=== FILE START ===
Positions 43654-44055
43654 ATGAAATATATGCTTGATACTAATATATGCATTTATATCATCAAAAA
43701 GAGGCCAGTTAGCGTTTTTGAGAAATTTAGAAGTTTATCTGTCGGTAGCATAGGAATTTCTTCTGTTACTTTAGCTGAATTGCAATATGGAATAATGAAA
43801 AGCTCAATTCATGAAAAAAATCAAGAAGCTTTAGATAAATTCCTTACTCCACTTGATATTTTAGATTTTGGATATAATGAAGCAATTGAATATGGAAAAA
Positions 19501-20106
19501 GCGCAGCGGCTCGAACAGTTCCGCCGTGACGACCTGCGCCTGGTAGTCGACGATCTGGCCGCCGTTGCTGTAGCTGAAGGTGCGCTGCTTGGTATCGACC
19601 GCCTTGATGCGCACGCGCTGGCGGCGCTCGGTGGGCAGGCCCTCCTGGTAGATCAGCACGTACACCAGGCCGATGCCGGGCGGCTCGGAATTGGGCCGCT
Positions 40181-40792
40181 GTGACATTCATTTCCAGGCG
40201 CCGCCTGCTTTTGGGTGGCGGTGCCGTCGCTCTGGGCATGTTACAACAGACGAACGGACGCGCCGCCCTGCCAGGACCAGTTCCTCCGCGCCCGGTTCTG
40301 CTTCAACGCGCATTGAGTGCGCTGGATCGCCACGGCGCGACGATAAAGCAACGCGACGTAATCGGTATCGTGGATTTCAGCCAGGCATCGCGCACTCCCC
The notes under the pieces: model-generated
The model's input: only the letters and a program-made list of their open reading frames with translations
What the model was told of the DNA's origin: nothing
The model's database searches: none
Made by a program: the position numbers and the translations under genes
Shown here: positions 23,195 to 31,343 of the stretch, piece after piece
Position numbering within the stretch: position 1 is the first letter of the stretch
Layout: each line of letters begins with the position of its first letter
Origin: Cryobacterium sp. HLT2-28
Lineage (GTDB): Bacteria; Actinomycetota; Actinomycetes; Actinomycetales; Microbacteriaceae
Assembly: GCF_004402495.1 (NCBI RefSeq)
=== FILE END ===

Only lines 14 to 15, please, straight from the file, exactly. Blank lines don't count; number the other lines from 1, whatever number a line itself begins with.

What the model was told of the DNA's origin: nothing
The model's database searches: none